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Senate Passes Energy Bill Far Different from House Version
Fuel-additive liability, Alaska refuge drilling among issues to be decided
By Bruce Odessey
Washington File


June 28, 2005

Washington - The United States Senate has passed an energy bill - a longstanding objective of the Bush administration - but because of substantial differences with the House of Representatives' bill, final congressional passage faces obstacles.

After two weeks of debate senators voted 85-12 June 28 to pass a bill aimed at increasing domestic production of oil and reducing dependence on foreign sources. They declined to consider some issues that had previously stalled attempts to pass a bill over four years.

For the bill to become law requires passage by the House and Senate of a final version and signature by the president. Negotiating a final version in a House-Senate conference could take months.

President Bush issued a statement praising the Senate's action, calling that version of the bill consistent with his administration's 2001 energy proposal and urging passage of final legislation before Congress takes a month-long recess starting mid-August.

"This bill will help our economic growth by addressing the root causes of high energy prices and reducing our dependence on foreign sources of energy," Bush said. "It will encourage the use of technology to improve energy conservation and efficiency, help increase domestic energy supplies, support alternative and renewable sources, and enhance reliability."

The House and Senate bills differ over proposed tax cuts. Over 2005-2010 the Senate bill would cost about $10.7 billion, the House bill, about $4.1 billion.

The bill passed by the House in April would give tax breaks mostly to companies that provide U.S. oil, gas, coal and nuclear sources of energy.

The Senate bill would give tax breaks as well for renewable energy sources such as wind, solar and biodiesel and for conservation such as purchases of hybrid autos (which are powered partly by batteries, partly by gasoline). It would also require the federal government to derive a small share of its energy from renewable sources.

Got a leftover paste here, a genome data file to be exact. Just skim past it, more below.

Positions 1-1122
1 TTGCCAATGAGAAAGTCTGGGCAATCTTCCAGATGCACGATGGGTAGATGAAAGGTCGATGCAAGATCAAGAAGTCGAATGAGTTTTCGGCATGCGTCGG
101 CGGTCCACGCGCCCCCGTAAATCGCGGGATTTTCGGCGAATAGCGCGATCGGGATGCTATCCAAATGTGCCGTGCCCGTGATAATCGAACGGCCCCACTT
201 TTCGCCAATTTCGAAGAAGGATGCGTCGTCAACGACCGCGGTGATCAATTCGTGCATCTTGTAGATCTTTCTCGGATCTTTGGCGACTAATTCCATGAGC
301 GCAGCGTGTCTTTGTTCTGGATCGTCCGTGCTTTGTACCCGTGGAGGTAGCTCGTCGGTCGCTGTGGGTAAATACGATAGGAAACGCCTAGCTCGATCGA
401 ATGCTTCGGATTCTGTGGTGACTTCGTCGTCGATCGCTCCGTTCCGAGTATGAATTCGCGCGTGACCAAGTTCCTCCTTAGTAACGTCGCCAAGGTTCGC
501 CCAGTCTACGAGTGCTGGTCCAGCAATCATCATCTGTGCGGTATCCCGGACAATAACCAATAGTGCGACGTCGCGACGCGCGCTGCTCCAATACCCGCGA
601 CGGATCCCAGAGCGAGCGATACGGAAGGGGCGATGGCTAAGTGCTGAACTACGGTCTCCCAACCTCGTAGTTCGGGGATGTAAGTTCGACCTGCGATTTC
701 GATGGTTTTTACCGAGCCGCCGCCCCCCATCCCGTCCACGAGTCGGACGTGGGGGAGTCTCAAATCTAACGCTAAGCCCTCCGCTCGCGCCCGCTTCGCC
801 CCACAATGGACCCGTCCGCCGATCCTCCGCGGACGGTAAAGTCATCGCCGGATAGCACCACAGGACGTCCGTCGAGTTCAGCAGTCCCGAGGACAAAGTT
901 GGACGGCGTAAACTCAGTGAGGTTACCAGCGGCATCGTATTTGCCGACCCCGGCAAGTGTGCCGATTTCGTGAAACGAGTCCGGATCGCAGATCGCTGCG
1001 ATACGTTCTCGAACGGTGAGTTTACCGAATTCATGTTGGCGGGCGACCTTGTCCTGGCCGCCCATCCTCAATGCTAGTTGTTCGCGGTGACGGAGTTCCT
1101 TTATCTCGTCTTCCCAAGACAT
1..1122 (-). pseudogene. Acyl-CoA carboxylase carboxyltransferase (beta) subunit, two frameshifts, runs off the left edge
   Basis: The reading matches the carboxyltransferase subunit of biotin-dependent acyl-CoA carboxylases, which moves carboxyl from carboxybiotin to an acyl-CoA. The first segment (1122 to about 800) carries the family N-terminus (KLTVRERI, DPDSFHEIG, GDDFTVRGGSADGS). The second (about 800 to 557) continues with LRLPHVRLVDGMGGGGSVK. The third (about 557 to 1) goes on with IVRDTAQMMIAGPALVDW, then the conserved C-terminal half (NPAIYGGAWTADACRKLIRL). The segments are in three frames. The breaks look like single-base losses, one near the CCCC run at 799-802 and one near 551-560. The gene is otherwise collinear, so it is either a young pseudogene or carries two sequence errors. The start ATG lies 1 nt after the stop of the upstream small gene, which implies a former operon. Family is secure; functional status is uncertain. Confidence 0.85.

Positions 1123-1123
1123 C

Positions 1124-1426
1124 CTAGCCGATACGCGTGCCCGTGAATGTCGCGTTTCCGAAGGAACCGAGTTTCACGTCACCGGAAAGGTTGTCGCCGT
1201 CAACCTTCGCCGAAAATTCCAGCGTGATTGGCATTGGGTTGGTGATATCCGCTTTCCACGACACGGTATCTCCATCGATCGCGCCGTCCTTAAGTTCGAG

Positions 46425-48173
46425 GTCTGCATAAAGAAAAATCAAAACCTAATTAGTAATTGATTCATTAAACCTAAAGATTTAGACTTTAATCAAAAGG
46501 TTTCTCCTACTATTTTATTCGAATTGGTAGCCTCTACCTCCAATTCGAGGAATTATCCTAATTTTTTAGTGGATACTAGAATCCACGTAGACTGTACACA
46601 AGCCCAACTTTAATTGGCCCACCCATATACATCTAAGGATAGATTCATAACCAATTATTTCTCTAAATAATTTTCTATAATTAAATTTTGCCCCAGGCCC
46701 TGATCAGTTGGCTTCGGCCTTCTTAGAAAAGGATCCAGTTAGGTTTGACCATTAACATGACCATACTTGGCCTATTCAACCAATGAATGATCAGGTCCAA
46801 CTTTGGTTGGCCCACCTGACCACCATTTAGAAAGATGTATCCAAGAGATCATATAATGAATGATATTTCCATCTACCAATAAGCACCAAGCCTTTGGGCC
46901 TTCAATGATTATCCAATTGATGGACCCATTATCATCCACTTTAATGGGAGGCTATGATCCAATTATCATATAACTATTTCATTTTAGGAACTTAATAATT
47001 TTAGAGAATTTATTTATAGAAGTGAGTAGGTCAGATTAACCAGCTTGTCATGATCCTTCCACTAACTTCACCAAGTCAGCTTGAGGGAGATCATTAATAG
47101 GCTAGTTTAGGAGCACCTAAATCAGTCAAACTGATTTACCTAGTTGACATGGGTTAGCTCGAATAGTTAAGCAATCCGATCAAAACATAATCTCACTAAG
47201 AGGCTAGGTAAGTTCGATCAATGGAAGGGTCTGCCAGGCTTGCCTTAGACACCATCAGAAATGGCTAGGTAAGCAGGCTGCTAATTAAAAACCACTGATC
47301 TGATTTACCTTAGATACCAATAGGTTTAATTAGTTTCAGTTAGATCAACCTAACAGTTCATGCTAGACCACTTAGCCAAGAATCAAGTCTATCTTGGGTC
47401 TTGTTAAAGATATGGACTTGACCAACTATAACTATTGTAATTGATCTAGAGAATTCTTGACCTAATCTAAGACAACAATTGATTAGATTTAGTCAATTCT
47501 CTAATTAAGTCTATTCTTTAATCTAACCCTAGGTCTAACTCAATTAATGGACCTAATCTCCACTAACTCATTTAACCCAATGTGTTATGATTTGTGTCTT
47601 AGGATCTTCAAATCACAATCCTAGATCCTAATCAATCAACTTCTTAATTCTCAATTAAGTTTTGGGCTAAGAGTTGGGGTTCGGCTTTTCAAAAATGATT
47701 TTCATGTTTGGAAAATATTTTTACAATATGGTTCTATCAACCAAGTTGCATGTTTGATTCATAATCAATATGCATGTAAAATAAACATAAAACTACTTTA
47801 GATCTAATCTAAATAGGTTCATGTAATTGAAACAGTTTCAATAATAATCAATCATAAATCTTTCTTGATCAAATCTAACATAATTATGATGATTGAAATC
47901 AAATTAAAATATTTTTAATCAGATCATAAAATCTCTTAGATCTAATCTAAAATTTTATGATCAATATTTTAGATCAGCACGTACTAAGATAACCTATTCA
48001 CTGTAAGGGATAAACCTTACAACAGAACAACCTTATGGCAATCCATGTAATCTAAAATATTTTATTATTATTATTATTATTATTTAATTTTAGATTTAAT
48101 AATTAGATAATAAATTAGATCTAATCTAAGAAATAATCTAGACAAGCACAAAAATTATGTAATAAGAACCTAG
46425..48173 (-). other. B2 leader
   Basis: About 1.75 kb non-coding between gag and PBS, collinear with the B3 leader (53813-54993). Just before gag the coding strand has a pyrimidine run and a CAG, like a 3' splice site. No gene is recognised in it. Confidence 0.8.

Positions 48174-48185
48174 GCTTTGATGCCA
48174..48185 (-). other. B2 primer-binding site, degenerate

The House bill, but not the Senate bill, would allow oil drilling in the Arctic National Wildlife Refuge in Alaska.

The House bill, but not the Senate bill, also would waive liability for producers of the fuel additive methyl tertiary butyl ether (MTBE). Although MTBE is added to gasoline to reduce air pollution, its production causes some water pollution, creating costs for cleaning contaminated groundwater that could become enormous.

Senators did not consider these two controversial issues in their bill possibly because they had stalled Senate action on energy legislation in the past.

The Senate bill would require a federal government inventory of federal offshore areas for potential oil and gas drilling, a provision opposed by delegations from many coastal states. A moratorium prevents most federal offshore drilling except in parts of Alaska and the Gulf of Mexico until 2012. The House bill has no such provision.

Also over opposition from coastal states, the Senate passed a provision preventing states from blocking location of liquefied natural gas import terminals on their coasts; the Federal Energy Regulatory Commission would have authority to make such siting decisions.

Senators voted to reject amendments that would have raised federal fuel-efficiency standards for autos and light trucks, capped greenhouse gas emissions and required U.S. participation in international negotiations over climate change.


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President's Statement



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